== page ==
Byram returns after being sidelined with a lower-body injury since early November. He was an integral part of their Stanley Cup run a season ago, when he led all rookies with nine assists in the postseason. Byram was off to a fast start this season – two goals and three assists in 10 games – before his injury.

“He’s looking great. He’s buzzing out there,” Makar said of his fellow blue liner. “Hopefully it doesn’t take him too long to get back into game mode. But I think he’s a guy that can turn it on pretty quickly.”

Byram missed a chunk of games last season as he dealt with concussion symptoms. This time, he was able to be around the team as he worked his way back.

“I was just happy it wasn’t my head,” Byram said. “It was a lot easier to be out when you’re still feeling good and feel like yourself. … I’m just excited to get going again.”

Count on Byram for as many minutes as necessary, too.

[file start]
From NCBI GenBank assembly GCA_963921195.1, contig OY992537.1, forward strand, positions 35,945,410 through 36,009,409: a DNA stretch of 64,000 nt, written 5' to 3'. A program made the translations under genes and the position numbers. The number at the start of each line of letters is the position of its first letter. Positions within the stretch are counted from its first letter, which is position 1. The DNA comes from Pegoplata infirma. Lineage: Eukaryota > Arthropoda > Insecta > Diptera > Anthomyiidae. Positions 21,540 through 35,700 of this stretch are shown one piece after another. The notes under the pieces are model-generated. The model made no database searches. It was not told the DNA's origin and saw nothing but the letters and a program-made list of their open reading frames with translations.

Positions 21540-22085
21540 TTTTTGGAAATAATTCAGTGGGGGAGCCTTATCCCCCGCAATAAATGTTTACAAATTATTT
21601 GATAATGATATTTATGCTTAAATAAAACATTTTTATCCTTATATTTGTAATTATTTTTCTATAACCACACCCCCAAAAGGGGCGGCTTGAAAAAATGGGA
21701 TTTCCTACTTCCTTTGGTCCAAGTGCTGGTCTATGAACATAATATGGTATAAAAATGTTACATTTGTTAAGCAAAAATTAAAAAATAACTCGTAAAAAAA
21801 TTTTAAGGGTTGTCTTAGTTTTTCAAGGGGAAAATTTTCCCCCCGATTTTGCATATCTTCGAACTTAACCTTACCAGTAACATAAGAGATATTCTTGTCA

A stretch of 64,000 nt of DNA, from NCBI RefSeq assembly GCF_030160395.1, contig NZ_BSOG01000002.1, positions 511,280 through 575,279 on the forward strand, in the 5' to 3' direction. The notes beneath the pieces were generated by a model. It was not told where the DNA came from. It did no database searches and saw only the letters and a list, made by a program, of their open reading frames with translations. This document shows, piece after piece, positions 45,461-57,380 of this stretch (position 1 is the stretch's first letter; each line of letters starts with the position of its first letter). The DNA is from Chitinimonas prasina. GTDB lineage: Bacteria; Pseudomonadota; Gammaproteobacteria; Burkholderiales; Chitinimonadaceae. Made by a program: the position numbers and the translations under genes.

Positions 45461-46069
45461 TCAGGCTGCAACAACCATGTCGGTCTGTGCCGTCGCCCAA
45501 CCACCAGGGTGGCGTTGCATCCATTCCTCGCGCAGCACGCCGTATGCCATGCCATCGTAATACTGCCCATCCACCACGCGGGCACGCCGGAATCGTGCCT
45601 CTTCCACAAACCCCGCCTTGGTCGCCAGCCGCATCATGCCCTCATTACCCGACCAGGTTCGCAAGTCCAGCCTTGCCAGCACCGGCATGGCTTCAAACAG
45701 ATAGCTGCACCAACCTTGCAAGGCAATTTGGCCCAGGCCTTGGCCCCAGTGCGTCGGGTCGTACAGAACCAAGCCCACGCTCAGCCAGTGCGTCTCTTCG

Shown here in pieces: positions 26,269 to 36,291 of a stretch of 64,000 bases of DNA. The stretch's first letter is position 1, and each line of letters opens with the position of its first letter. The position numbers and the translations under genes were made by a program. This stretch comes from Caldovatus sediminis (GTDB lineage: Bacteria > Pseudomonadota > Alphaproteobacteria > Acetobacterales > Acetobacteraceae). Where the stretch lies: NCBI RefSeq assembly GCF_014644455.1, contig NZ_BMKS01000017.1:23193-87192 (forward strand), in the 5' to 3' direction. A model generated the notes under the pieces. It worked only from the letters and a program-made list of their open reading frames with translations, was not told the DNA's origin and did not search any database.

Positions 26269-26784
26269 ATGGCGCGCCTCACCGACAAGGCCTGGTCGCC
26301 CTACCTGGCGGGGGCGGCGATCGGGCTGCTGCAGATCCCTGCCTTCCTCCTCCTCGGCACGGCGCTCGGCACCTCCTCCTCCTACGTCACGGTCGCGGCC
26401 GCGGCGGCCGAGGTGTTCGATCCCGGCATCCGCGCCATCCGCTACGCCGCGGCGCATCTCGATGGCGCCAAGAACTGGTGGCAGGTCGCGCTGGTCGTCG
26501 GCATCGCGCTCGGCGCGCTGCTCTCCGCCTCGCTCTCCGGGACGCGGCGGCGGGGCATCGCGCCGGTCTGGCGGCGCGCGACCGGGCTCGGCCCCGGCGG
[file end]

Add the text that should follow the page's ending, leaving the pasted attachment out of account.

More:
“I’m 100%, so no reason to ease into it,” Byram said. “I’m confident with jumping back in.”

Manson will join the Avalanche on the trip so he can skate with the squad. He’s been out with a lower-body injury since the start of December.

“I do think it helps to get on the road, be around the guys,” Bednar said.

Landeskog could be back “fairly soon,” Bednar said, but didn’t have a definitive timeline quite yet. The longtime Avalanche captain has been sidelined since knee surgery in October.

The Avalanche entered the All-Star break on quite a roll, winning seven of their last eight. They’ve amassed 57 points, which trails Dallas (66 points at the All-Star break), Winnipeg (65) and Minnesota (58) in the Central Division.

One thing the Avalanche are guarding against is another slow start out off the break. It happened over Christmas when the team had a few days off and promptly went 0-4-1 upon their return.

“It’s just shifting the mentality back to game mode. No more vacation,” Makar said. “We still have a long way to go. We’re not where we want to be right now. But there’s a lot of time left.”

Kraken add some size, acquire Jaycob Megna from San Jose

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SEATTLE — The Seattle Kraken acquired defenseman Jaycob Megna from the San Jose Sharks in exchange for a 2023 fourth-round draft pick.

Megna is in the midst of his best season with 12 points in 48 games for the Sharks while averaging more than 19 minutes per game.